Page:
Baltimore desperately needs a guy who can take some attention off Marquise Brown and Mark Andrews. Watkins looks to be the perfect person to fill that role if he can stay on the field. The Ravens are known for having an excellent strength and conditioning program, and Watkins seems to have a renewed dedication to taking care of his body. Now, only time will tell if Watkins can hold up for an expanded 17-game season.

 

2.) Will Marquise Brown (or someone else) top 1,000 receiving yards?

Third-year man Marquise Brown is clearly Baltimore’s top receiver, and he has tremendous chemistry with Lamar Jackson. However, he struggled to find success at times, mostly because the Ravens lacked diversity in their receiving core. After getting a makeover this offseason, the anticipated receivers heading into 2021 should be greatly improved.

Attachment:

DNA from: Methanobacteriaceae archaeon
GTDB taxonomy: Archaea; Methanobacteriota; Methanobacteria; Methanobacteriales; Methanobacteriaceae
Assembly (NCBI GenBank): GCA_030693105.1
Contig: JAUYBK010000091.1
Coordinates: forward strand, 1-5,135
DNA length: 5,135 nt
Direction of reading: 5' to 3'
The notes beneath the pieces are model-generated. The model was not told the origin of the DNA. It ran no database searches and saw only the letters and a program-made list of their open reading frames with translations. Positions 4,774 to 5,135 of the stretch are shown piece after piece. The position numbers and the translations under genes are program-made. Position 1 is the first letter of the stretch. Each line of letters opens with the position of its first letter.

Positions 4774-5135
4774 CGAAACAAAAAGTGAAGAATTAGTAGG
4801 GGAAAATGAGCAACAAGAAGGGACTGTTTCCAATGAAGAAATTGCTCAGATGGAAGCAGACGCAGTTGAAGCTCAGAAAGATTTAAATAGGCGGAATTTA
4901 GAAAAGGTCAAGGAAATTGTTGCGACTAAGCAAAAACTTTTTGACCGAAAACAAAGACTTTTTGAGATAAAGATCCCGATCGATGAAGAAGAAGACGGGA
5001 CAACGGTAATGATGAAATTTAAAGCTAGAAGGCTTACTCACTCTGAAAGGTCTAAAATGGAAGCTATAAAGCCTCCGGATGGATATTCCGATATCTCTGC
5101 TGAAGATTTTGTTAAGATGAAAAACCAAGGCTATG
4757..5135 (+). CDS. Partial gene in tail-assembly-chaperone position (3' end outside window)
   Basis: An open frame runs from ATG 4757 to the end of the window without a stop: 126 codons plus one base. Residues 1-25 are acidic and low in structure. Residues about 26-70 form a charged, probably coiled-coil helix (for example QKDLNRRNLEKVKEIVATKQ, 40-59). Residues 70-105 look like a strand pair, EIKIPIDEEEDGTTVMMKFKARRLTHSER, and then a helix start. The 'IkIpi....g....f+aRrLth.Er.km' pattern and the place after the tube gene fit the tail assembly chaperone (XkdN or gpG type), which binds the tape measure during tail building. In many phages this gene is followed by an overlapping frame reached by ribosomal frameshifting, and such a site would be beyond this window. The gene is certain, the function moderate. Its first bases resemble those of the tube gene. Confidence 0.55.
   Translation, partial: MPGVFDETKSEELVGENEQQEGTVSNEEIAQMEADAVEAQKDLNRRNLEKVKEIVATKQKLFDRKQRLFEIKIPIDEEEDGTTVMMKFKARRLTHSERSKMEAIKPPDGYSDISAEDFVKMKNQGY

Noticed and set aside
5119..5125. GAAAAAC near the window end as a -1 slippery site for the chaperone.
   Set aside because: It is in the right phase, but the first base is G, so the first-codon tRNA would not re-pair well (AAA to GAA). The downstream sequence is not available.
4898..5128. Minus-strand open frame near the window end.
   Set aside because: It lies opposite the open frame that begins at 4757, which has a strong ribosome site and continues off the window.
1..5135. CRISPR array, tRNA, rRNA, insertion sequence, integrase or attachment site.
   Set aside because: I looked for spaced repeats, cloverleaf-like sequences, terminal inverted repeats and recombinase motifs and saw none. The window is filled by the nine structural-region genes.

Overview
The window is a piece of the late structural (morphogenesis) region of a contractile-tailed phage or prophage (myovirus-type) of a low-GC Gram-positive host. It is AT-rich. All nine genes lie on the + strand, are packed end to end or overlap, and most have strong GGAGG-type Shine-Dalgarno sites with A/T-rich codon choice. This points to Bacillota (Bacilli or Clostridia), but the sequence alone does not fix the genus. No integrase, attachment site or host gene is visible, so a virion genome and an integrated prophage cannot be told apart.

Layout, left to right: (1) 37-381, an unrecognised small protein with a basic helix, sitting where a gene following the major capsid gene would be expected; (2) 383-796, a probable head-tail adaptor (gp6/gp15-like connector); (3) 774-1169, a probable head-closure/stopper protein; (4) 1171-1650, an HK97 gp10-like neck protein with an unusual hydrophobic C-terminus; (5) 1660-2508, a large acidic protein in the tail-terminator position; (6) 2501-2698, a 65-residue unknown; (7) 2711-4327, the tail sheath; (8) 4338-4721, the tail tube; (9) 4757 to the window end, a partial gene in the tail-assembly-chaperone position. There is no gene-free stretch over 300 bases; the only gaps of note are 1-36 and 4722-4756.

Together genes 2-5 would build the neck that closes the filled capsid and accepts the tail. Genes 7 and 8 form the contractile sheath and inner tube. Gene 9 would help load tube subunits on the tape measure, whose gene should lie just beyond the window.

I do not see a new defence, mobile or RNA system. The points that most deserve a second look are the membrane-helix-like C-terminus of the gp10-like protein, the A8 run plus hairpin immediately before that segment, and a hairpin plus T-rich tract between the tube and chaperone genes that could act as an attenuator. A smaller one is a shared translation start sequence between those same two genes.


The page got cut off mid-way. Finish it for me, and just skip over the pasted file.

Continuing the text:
Brown, along with tight end Mark Andrews, will likely continue to be Jackson’s go-to targets. Still, with other reliable receivers to spread the ball around to, some of the pressure should be alleviated from Brown. He already showed growth from year one to two, and he could make an even bigger leap in year three.

The last time a Ravens receiver topped 1,000 yards was Mike Wallace in 2016. Joe Flacco was still Baltimore’s starting quarterback, Jackson was a sophomore at Louisville, and Brown was fighting to get noticed at College of the Canyons. Brown will benefit from a 17th game on the regular-season schedule, and he managed nearly 800 yards in 2020. If Brown can build on his performance from last year, it will go a long way to helping the Ravens stay competitive in an extremely challenging AFC North.